Sunday, January 31, 2010

Seeds of Knowledge

A few weeks ago I cut up an avocado for a salad. Leal, my two-year-old, was helping to put the pieces in a bowl. When I threw the skin and seed into the compost bucket, he started to protest.

So I took them out and put them back on the counter.

With incredible attention and focus he studied the leathery skins and showed me with amusement how they were different on each side. Then he set those down and picked up the seed with a huge grin. “Ball!” he said, and cradled it so carefully in his hands. He looked at that seed with what I could only interpret as awe.

I had to dust off my imagination to see through Leal’s uncluttered eyes what would make an avocado seed worthy of such a grin. It didn’t take long to remember that it is kind of a miracle to find an almost perfectly round hard brown ball hiding in the midst of that squishy yellowy green flesh covered by that thick bumpy black skin.

Leal played with that amazing seed for about an hour, talking to it, showing it his train, reading it a book, hiding it and finding it again. Eventually we balanced it in a jar of water. We’re waiting for it to grow. Every morning he asks to have his seed sit with him for breakfast. I imagine this is because I’m always telling him to eat so he’ll grow. He holds it and looks it over, pointing out changes. I’ve seen him try to give the seed eggs, but it’s never been very responsive to breakfast foods.

Since the arrival of the avocado we’ve planted other kinds of seeds, and they have sprouted little green leafy heads that also must make their appearance at the table. Leal likes to pet them and talk to them. “Seed! Seed!” he demands as soon as he arrives in the kitchen each morning. We take them down and with great ceremony appreciate their beauty.

When I think about the trajectory of our discoveries together since Leal first found his seed, I marvel at what teachers and students could learn if they had the same freedom of time, imagination, and curriculum.

I set out to make a salad – but together we found the magic of seeds. What wonderful things like this are being missed each day because we focus so much on finding the things we know, and not on the things our children can teach us?

Monday, January 18, 2010

Whole-Child is hard, but can we stomach the Part-Child approach?

I’ve never met a teacher who didn’t agree that teaching the “whole child” is important. Talk to anyone who has been in the classroom for even a few weeks and they’ll be able to give you myriad examples of the physical, emotional, and intellectual growth – and needs – of their students.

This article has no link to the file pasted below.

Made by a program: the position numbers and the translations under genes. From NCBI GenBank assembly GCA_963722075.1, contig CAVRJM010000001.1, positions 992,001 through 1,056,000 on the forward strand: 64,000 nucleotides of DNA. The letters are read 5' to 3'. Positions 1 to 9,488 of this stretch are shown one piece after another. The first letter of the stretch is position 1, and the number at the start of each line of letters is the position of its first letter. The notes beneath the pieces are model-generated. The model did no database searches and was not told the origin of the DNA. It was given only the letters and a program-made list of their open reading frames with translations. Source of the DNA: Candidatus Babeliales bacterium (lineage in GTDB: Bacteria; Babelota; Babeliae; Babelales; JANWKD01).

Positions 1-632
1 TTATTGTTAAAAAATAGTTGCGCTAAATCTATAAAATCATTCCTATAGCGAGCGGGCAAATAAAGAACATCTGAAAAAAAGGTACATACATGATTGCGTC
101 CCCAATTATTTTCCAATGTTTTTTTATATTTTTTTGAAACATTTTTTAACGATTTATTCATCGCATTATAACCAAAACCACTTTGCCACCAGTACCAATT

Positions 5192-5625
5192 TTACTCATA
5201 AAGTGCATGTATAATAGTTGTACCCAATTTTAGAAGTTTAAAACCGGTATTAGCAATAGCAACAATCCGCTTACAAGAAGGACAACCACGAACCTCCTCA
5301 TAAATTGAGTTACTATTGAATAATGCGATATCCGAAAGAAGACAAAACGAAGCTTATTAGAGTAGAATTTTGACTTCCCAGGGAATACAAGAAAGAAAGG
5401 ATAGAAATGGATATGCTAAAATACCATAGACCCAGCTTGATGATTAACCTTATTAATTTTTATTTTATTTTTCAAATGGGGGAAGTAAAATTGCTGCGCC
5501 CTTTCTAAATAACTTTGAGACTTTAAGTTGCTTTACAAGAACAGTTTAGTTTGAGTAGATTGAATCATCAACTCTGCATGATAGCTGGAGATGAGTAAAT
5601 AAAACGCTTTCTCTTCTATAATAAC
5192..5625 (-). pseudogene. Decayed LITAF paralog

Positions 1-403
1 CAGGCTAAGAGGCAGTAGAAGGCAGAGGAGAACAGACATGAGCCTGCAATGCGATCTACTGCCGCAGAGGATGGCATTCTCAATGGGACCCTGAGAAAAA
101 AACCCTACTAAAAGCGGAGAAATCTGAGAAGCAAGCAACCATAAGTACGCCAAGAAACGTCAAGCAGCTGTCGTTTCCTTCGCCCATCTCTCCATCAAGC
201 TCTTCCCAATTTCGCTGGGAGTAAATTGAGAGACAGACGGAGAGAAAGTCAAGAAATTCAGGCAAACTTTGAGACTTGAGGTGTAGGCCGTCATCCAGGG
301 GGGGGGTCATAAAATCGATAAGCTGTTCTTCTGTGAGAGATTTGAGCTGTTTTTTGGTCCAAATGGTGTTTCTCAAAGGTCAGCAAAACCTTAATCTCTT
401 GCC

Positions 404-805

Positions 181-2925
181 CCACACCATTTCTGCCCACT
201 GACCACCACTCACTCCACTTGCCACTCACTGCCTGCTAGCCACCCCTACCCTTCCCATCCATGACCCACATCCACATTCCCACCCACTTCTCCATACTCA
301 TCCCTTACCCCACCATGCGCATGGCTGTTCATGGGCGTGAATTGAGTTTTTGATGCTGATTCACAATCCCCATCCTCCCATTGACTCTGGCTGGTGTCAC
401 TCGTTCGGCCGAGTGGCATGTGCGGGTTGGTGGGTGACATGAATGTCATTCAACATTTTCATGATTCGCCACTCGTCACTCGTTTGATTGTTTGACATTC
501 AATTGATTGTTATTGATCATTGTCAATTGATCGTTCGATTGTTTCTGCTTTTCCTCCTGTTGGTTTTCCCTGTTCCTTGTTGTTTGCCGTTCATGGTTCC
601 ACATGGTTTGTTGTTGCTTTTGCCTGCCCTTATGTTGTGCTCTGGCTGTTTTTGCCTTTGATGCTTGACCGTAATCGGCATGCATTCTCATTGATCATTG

But nearly every teacher I know has struggled mightily with the notion that she can actually create a classroom environment that fosters growth in all these areas equally.

The pressures of the school system are one huge obstacle.

The challenges and demands of life outside of school, both for the students and the teacher, present another.

There just doesn’t seem to be enough time in the day, or enough hands on deck, to ensure that every child gets what he or she needs between when the first bell rings and the last one stops ringing.

So is it an impossible dream?


But like anything of value it takes time and effort to make possible.

I have met teachers who:

  • Incorporate movement into every class period even though what they teach is high school Chemistry.
  • Meet individually with every student each week to conference about reading, even though they have well over 100 students.
  • Put responsibility for class rules and expectations in the hands of students, even though the students are only 4-years-old.
  • Achieve the highest test scores in the school without students ever knowing they were preparing for a test.
  • Strengthen classroom community by eliminating desks, even though they’re teaching middle school science.

Teaching is not an easy job. If we put a very benevolent spin on current trends in education we can say that decision makers are attempting to make the job easier. The further we move away from teaching the whole child, the less we have to do. Teaching part of a child is certainly less work.

But in the future will we be okay with the knowledge that our schools only partially educated our society? If we succeed in teaching all of our students how to do well on these tests, will they also do well on the tests of life – tests that rarely have fill-in-the-bubble answers?

And if such forward thinking makes us uneasy today – is it not our responsibility, and indeed our opportunity, to find a way to do things differently?